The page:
When a choice is no choice

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The Independent Online

Both the Conservatives and Labour have chosen to make parents' "right to choose" the key plank of their education election campaigns. In both cases, however, the pledges are fraudulent.

Both the Conservatives and Labour have chosen to make parents' "right to choose" the key plank of their education election campaigns. In both cases, however, the pledges are fraudulent.

Last week the Conservative leader, Michael Howard, promised the National Grammar Schools Association he would allow grammar schools the right to expand and even take over the running of their neighbouring schools if parents backed the idea. This begs the question: what happens next? If the grammar does take over its presumably non-selective neighbour, does it introduce selection at 11, too? If it does, where do all the pupils in the neighbourhood who fail their 11-plus go? His pledge gave him an easy headline but ignored the point that a return to the days of a more selective secondary school system means a return to the days when the schools chose the pupils - rather than vice versa. After all, the number of parents who choose a secondary modern education for their children is very limited, but that - or private education if they can afford it - is all that is left for 70 per cent of parents in the education authorities that retain selection.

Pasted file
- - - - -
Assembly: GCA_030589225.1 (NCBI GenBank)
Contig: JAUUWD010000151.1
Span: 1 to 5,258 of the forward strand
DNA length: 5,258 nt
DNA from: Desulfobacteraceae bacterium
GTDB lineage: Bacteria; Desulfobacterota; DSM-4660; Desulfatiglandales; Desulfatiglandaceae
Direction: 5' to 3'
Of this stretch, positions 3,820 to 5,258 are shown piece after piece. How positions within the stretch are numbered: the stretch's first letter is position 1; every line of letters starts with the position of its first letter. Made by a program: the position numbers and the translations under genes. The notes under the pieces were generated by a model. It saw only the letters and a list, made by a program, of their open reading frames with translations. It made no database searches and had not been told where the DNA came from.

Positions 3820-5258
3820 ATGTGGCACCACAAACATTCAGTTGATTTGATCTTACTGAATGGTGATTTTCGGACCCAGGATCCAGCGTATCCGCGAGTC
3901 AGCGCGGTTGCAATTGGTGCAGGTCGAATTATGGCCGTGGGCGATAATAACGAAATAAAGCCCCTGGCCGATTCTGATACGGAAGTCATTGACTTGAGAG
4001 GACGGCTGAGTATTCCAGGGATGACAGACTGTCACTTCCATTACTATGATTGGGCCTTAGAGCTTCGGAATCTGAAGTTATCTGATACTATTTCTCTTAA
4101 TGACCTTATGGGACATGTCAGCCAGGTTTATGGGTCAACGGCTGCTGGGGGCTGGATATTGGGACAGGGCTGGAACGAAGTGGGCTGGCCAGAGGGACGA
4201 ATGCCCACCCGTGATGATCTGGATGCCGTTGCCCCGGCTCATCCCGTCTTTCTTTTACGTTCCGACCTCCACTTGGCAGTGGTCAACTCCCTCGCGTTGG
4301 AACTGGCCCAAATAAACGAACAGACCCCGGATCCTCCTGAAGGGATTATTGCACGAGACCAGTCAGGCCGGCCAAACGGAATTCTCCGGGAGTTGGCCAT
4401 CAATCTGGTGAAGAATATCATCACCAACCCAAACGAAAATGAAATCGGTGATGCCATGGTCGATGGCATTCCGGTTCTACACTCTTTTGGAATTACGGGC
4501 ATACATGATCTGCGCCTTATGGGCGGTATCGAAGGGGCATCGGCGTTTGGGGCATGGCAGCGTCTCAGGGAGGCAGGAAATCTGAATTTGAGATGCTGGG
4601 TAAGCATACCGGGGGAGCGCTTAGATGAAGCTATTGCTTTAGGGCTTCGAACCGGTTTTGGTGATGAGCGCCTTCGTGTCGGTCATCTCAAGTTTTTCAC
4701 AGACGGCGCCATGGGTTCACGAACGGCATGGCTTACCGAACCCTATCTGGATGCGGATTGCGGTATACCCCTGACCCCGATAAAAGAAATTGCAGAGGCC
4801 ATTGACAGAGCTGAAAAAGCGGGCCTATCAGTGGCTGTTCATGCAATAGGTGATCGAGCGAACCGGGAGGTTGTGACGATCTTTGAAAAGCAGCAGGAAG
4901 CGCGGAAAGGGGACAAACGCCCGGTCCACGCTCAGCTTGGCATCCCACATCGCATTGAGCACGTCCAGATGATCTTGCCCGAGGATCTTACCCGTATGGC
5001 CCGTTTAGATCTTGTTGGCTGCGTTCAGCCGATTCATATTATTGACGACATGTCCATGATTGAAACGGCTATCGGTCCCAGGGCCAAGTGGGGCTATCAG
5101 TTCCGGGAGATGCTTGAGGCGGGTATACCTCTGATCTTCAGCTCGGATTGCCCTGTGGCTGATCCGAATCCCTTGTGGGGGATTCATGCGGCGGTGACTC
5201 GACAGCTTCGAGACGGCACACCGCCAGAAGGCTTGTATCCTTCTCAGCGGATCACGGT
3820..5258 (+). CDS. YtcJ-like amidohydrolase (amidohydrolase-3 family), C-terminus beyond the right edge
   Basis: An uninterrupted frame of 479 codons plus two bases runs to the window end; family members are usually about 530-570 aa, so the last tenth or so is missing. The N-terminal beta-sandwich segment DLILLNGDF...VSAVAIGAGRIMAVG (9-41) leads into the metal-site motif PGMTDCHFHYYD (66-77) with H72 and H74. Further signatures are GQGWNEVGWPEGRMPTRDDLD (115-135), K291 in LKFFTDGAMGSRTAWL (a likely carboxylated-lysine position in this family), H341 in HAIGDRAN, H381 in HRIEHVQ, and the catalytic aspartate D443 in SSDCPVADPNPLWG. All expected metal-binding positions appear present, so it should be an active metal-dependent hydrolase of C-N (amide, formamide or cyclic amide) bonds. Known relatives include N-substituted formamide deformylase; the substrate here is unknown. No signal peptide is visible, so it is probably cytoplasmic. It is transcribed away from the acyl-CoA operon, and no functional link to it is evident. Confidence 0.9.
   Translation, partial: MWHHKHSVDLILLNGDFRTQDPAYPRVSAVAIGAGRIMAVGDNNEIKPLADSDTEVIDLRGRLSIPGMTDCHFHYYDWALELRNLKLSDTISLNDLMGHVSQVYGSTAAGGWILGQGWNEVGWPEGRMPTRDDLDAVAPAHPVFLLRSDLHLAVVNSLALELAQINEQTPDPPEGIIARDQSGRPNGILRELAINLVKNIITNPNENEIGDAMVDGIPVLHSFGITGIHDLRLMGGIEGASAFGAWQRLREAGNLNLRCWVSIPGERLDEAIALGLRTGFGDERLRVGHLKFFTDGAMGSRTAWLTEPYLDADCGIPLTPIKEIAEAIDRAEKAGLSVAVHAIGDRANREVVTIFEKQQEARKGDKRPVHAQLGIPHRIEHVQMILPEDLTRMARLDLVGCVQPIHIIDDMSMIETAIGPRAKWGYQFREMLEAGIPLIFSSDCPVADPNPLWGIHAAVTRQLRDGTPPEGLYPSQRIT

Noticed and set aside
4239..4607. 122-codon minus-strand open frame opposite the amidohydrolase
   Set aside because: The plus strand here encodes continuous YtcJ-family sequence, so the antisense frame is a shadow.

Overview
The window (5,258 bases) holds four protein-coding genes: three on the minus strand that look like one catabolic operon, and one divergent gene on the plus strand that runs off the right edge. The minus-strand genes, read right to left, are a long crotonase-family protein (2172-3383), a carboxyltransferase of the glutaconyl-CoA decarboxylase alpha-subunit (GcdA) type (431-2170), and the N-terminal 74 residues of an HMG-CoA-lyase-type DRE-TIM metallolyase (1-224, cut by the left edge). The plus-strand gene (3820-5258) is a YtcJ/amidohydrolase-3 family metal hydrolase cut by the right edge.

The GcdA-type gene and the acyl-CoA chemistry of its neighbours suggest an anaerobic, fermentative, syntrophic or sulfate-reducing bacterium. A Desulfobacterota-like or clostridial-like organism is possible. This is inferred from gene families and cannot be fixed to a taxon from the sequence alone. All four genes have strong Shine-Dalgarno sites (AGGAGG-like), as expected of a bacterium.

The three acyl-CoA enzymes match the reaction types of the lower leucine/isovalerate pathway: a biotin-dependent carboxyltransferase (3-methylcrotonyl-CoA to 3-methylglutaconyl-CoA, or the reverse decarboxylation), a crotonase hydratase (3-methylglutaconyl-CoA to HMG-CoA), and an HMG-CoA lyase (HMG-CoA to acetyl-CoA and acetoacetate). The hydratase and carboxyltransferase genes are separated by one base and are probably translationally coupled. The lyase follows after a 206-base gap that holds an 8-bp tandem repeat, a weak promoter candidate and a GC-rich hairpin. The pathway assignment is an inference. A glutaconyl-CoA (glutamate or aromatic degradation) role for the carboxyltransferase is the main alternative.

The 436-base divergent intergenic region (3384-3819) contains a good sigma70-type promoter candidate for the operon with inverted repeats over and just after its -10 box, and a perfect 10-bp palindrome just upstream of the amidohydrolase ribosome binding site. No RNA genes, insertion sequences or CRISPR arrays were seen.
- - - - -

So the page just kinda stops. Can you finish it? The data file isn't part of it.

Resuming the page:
Labour is offering diversity and choice - a different pledge from the Conservatives, but again fraught with pitfalls for the parent seeking a school for their child. Labour's choice and diversity means more specialist secondary schools and an increase in the number of privately sponsored city academies. The proposals have some merit - especially if, as Labour intends, the specialist schools co-operate with one another to share facilities. However, the pledge again neglects the point. If parents are attracted, say, to a new city academy because of its vastly improved facilities and it becomes oversubscribed, it again becomes a question of the school choosing the pupil rather than the parent choosing the school. It may be, as is suggested in London, that the academies adopt a strict banding system - taking an equal number of pupils from each ability range. But the debate requires the spokespeople of both major parties to act with a little more honesty. Both proposals are likely to see a greater number of parents disappointed over their first choice of secondary school. Ultimately, parents may have preferred a pledge to devote resources and accountability mechanisms to providing a decent secondary school near their home rather than choice and diversity.

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